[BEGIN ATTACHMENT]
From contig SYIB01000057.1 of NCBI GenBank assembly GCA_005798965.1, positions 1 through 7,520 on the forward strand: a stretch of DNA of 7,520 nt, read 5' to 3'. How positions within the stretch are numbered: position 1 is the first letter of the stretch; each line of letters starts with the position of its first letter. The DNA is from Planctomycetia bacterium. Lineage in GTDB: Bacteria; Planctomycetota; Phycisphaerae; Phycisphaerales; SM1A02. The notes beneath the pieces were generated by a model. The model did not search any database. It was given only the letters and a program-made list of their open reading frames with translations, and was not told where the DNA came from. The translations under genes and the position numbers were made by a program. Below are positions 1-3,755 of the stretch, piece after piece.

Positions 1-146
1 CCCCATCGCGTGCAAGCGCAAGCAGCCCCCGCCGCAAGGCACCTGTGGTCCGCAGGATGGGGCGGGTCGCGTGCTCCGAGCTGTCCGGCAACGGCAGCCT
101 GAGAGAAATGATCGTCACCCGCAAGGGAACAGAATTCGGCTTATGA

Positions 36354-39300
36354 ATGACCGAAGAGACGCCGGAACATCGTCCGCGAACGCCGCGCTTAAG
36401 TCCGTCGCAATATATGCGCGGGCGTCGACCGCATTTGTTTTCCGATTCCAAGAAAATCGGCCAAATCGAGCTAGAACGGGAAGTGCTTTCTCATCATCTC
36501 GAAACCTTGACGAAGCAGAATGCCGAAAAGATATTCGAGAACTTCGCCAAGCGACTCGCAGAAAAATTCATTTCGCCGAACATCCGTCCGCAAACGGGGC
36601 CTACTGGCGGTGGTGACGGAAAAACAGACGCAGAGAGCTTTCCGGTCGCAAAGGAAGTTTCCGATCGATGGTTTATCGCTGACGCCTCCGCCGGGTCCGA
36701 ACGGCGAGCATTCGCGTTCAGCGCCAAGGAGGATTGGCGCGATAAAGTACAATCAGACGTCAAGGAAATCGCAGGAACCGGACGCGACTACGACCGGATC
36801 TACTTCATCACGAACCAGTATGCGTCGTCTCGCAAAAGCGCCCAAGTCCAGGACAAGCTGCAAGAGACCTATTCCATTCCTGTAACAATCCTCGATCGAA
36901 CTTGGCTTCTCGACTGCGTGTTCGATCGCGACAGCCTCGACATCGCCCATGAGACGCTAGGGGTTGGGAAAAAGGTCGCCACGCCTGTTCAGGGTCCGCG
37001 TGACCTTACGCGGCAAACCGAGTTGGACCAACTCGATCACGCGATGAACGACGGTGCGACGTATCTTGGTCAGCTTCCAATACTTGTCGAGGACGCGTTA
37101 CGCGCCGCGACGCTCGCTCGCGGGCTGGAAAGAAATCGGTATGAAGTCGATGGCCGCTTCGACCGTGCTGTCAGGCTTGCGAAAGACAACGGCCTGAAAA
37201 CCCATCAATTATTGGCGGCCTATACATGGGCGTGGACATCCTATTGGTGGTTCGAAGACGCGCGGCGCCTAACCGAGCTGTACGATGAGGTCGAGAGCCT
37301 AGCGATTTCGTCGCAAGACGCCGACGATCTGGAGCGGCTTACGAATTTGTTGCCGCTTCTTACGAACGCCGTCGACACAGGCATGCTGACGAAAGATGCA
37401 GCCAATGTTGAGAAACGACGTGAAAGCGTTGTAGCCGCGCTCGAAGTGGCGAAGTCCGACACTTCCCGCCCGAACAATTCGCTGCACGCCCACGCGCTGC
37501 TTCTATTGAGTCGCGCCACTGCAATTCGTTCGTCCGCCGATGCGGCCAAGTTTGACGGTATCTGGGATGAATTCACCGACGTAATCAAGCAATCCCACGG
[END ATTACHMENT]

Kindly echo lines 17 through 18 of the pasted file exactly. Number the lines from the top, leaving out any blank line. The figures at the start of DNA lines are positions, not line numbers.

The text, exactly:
37401 GCCAATGTTGAGAAACGACGTGAAAGCGTTGTAGCCGCGCTCGAAGTGGCGAAGTCCGACACTTCCCGCCCGAACAATTCGCTGCACGCCCACGCGCTGC
37501 TTCTATTGAGTCGCGCCACTGCAATTCGTTCGTCCGCCGATGCGGCCAAGTTTGACGGTATCTGGGATGAATTCACCGACGTAATCAAGCAATCCCACGG